Case Study 49 – Sub Soil Drains

Case Study 49 – Sub Surface Drains

Sub surface drains are installed in permeable and porous soil to collect and convey drainage water. They are especially installed deeply underneath the ground to evacuate excess water from permeable soil. If the drains are installed carefully with proper planning, then they will provide problem free service for several years with minimum maintenance.

Although subsurface drains are expensive and costly, they are effective in controlling stormwater as well as lowering groundwater table. They are extensively used to improve soil atmosphere for vegetative growth and avoid water seepage in wet areas. They are helpful in controlling ground water in irrigated areas and removing excess water from ponds, high-rise buildings, parks, sports stadiums, railway stations and airports.

They will reduce the soil erosion and improves stability in soil. They are also known as relief drain, tile, underground drain, drainage tile and interceptor drain. They are not limited to wet lands, but can be used in all types of lands, but the soil must have sufficient deepness and permeability to allow easy installation and maintenance of subsurface drains.

Subsurface drains are usually installed, where excess ground water in the soil causes soil erosion and landslides. In order to stabilize slopes, toughen construction foundation and strengthen retaining walls, subsurface drains are ideal.  They usually consist of subsurface main drain and outlet. Water is collected and conveyed through the main drain and sometimes, water is collected through laterals.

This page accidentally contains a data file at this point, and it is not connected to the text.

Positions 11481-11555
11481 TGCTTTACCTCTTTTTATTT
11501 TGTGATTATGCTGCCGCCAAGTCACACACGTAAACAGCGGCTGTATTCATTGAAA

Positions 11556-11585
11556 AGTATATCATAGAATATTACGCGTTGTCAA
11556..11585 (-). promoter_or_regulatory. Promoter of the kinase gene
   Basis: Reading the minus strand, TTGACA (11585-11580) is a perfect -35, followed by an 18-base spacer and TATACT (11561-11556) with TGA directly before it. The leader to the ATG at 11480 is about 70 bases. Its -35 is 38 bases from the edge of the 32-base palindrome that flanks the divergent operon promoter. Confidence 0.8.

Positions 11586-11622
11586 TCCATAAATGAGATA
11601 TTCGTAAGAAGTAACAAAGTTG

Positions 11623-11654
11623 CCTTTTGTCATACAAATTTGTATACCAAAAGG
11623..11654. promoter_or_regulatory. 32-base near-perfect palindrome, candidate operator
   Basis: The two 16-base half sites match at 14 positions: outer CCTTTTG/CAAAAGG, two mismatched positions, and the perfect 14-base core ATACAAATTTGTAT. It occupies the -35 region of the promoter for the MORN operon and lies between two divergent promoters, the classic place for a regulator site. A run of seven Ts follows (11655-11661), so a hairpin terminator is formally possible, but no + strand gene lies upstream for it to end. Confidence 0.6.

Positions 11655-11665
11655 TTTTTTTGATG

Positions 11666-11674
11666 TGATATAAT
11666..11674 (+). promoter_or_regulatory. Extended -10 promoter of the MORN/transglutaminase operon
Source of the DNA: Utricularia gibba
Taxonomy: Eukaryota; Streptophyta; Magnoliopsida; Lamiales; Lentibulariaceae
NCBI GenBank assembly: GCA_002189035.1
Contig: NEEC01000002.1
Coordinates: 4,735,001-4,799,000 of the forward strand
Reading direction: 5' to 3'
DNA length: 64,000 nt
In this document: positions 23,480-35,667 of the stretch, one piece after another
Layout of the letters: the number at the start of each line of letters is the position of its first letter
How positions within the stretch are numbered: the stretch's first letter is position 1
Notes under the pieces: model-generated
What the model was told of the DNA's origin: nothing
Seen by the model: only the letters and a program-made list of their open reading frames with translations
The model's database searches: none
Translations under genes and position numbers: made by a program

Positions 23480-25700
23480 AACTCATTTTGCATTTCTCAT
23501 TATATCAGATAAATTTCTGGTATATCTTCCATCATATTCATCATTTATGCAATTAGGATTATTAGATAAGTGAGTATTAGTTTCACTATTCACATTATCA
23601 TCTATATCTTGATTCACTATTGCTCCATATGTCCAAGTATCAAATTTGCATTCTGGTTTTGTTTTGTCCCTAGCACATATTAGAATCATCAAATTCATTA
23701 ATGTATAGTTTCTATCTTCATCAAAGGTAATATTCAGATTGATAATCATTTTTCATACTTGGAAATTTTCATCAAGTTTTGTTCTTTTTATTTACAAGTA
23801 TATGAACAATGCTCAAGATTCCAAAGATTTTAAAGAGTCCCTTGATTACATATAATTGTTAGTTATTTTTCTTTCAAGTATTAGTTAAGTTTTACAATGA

The installation should be carefully planned to limit the damage caused by soil infiltration, floating ice, rodents, etc. Base drainage layer, filter layer, collector pipe and outlet pipe are the components of the subsurface drains. In addition, they are of four types:

  1. Corrugated and PVC slotted subsurface pipes
  2. Mole drainage
  3. Interceptor drains
  4. Ground water pumps

The minimum diameter of the subsurface drains should be 4 inches and maximum diameter depends of the condition of the soil and particular area, where the drains are supposed to be installed. Filter material like geo-textile fabric is used around the drains for proper blockade of filtration of soils. The outlet drain should have 10-foot section of cast iron or PVC pipe without perforations to limit water clogging and jamming.

The subsurface drains should be inspected on regular basis for any accidental pipe breaks, soil infiltration and water clogging. The debris should be removed immediately and if the pipe is broken, replace the particular section right away. If they are installed beneath highways, where heavy vehicles passes regularly, then they should be inspected on regular basis for proper functioning.

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